Now, with this new feature, if you are a PEN® subscriber you can sign up for alerts for your preferred knowledge pathways. You will receive an email listing the content that has been added to these knowledge pathways on a weekly, monthly or quarterly basis - you choose! It is easy to do:
To subscribe to a content alert for a knowledge pathway:
- Go to the Table of Contents.
- Click on the empty circle symbol next to the knowledge pathway for which you wish to receive content alerts.
- You will see a green check mark next to the knowledge pathway.
- Click on My PEN Favourites and PEN Content Alerts scroll down to the Alerts section to set your preference for weekly, monthly or quarterly updates.
- You will start receiving the PEN® content alerts in the time frame you have indicated.
What's New in PEN®
Below is a quick glance at some of the new and updated content in PEN®
. Look for the new and updated symbols in PEN®
to see more new and enhanced content!
Update Knowledge Pathways
Updated Practice Questions
- What is the evidence to support the use of cleanses (e.g. herbal products, detoxification diets, colon irrigation) to maintain bowel health, promote general health (including weight loss), and prevent colon cancer and other diseases?
- Are there differences in microbiological food safety concerns or heavy metal contamination between organic and conventionally farmed produce and grains?
- What is the recommended dietary management of late dumping syndrome?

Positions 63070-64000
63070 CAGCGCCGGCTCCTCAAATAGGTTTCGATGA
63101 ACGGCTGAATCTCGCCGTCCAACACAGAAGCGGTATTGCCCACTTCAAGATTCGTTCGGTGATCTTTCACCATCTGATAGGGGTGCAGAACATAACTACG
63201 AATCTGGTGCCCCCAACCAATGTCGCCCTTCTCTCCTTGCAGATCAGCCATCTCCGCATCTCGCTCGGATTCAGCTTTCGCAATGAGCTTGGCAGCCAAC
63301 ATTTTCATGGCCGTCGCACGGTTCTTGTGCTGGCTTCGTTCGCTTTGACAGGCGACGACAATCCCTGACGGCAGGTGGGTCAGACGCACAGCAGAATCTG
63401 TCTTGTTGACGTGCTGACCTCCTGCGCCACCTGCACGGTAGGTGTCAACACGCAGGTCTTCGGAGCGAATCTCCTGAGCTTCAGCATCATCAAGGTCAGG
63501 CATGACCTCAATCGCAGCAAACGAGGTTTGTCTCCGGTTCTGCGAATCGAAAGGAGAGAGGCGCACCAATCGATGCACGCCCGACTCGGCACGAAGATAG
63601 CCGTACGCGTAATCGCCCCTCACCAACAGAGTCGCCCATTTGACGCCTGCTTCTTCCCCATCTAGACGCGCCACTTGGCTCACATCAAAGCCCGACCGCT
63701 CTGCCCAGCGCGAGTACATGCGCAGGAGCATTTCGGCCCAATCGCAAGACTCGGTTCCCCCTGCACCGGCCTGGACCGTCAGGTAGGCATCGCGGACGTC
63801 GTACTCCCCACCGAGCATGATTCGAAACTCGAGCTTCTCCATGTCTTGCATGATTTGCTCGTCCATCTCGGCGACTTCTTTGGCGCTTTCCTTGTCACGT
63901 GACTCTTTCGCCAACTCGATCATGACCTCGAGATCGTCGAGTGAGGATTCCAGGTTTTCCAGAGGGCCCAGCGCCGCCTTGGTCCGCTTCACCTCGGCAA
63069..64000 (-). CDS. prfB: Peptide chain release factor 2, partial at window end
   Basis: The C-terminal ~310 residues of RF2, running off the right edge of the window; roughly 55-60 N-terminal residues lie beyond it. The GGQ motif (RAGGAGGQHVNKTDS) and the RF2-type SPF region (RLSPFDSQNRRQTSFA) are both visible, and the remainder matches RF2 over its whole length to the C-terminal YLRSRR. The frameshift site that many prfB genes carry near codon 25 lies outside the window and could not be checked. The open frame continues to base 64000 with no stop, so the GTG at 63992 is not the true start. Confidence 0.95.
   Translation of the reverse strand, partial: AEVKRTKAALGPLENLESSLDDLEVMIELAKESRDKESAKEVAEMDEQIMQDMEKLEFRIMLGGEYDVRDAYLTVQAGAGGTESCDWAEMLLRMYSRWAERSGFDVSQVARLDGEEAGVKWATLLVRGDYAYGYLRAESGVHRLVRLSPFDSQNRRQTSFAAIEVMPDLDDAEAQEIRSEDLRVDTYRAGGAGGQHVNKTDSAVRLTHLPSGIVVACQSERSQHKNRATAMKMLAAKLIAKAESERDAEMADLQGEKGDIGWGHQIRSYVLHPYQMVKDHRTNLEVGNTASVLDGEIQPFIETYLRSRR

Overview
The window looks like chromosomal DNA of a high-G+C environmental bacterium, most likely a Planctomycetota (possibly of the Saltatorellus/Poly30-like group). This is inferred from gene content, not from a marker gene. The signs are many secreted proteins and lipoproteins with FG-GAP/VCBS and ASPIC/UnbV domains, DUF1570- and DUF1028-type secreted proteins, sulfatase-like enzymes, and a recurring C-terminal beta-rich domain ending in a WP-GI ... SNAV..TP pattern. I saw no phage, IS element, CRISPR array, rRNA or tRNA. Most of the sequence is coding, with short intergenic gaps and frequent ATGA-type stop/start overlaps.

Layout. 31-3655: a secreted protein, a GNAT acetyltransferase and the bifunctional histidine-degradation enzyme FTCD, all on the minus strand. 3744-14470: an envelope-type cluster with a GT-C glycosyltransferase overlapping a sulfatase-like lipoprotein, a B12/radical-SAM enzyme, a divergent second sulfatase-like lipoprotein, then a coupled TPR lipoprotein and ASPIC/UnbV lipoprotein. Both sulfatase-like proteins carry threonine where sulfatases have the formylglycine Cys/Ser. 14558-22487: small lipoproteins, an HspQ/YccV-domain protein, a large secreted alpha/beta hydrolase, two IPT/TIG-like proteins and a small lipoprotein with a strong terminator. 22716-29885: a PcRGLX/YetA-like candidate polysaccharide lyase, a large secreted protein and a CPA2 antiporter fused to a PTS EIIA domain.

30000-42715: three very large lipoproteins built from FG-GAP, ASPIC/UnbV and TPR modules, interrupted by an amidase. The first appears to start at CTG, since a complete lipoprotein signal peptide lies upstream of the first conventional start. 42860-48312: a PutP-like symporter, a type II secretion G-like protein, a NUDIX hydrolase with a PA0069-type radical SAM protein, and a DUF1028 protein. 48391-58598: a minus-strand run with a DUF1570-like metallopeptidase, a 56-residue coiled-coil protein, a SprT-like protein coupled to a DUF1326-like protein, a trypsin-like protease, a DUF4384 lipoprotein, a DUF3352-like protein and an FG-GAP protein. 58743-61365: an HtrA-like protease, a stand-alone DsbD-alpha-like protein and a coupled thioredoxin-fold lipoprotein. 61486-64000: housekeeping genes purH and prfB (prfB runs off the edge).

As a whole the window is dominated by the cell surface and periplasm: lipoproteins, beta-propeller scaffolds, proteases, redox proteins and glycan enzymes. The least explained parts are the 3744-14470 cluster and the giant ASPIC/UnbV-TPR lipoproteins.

- Is enteral nutrition an effective means of preventing stress ulcers in hospitalized patients?
- Can the ingestion of cranberry products (juice, tablets/capsules, dried cranberries, or cranberry seeds) help prevent urinary tract infections (UTIs)?
- When are electrolyte, mineral and fluid restrictions (i.e. sodium, potassium, phosphorus, fluid) required in adults with chronic kidney disease (CKD)?
How do I…find Evidence Clips?
Written by Lisa Koo, RD PEN® Quality Assistant
PEN® Evidence Clips provide concise information to give dietitians quick, accurate and timely information about nutrition topics that receive media attention.
Evidence Clips consist of a brief overview of a topic and an analysis of the research around it. Practical take away information and recommendations are provided so dietitians can speak to these topics and deliver an informed and insightful response. An example of a recent Evidence Clip that was published was on the Paleo Diet
New and recent Evidence Clips can be found under the “News-making Evidence
” section on the PEN®
Evidence Clips can also be found by entering the term “evidence clip” in the search field or by doing an advanced search and choosing “Evidence Clip” under the Resource Type section.
A list of all the Evidence clips on PEN® will appear in the search results.
Evidence Clips continue to be added to the PEN® knowledge database in light of news headlines and popular nutrition topics. Be sure to check this section out for insightful information regarding trending nutrition issues.